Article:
A communications game plan for the World Cup

For one of the world's premier events, a solid marketing communications strategy has never been more important.

The 2010 FIFA World Cup will be an event of firsts: the first time the tournament has been hosted by an African nation; the first time social media is the medium of preference for fans to connect around this global event; perhaps the first time your brand is aligned with the sport. For one of the world's premier events, a solid marketing communications strategy has never been more important. Below are a few points to help marketers formulate a winning game plan around World Cup:

PR activation: mandatory, not optional. Sports sponsorship is no longer about hosting top clients and media contacts at hospitality tents. If your brand does not create an integrated communications strategy and PR campaign to support its sponsorship, you've lost an opportunity to motivate consumers, evolve brand perception and most importantly, the opportunity to maximize your investment.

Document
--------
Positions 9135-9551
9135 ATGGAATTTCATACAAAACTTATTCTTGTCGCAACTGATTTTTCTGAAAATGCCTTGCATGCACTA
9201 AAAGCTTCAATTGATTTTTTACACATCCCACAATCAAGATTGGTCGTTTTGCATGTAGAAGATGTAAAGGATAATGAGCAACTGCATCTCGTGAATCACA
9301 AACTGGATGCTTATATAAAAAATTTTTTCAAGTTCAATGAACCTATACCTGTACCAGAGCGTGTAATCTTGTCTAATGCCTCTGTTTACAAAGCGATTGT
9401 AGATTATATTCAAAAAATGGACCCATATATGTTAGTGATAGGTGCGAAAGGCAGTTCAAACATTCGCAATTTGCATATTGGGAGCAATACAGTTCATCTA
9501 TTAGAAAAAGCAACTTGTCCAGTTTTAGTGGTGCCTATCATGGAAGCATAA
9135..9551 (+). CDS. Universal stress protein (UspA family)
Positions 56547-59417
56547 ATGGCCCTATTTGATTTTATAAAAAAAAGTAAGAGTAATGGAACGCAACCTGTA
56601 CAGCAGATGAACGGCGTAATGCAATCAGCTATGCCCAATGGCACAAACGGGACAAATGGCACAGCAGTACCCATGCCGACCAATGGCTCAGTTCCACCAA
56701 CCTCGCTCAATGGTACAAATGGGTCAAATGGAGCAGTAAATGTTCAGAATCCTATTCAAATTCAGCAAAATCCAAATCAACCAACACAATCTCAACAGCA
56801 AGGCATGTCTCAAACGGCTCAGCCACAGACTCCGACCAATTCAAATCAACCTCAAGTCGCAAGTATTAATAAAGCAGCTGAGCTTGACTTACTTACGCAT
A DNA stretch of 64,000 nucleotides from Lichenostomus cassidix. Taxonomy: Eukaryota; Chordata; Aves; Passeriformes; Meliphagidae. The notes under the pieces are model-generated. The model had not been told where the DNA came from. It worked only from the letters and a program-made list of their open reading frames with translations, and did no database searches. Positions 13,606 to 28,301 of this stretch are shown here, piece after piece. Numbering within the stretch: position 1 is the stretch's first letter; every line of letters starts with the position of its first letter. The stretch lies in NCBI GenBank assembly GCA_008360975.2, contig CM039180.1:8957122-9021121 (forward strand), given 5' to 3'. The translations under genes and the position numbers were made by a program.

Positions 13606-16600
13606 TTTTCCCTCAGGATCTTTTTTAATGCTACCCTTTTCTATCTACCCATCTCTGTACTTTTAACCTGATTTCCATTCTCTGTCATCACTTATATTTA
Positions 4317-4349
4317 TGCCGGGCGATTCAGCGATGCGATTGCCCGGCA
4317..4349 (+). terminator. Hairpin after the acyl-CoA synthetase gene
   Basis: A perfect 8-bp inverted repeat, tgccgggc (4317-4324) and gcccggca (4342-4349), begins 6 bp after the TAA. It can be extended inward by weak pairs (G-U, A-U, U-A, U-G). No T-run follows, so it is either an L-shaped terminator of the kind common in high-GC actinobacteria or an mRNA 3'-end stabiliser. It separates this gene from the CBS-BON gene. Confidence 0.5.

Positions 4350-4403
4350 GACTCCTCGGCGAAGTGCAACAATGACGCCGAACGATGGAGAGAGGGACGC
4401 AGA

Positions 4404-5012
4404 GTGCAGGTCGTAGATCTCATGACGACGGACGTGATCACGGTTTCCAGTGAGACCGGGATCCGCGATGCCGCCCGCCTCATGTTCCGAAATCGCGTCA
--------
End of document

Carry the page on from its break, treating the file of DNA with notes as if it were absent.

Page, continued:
Social media: the ultimate game changer. It's hard to believe that at the 2006 FIFA World Cup, Facebook was dominated by students, and Twitter and online videos were still in their infancy. In 2010, World Cup is expected to shatter records as the most-viewed and discussed event ever via social media platforms. Successful marketers will leverage their sponsorship assets to help World Cup fans connect with their teams, with each other, and ultimately, with sponsoring brands.

Go global and emphasize the United States. The World Cup is a truly global event; more than 26 billion people watched the 2006 tournament according to FIFA. Passion and interest for the sport never goes dark. World Cup is best leveraged by brands willing to make the commitment—to communicate on a global scale, on an ongoing basis. Equally as important, the United States should not be ignored. 2006 domestic viewership jumped 38.9% from 2002 according to Sponsorship Intelligence, fueled extensively by the Latino market. Marketers can still leverage fan passion and achieve quality consumer engagement in the States, often with less competitive clutter.

World Cup 2010 is on its way to making history. Whether you're an official sponsor or even indirectly involved in the sport, it presents unique opportunities to connect with a very large and passionate audience. If you're on the field, ask yourself: Do I have a fully integrated communications strategy and long-term game plan needed to score?

Bret Werner is managing partner of Catalyst Public Relations.

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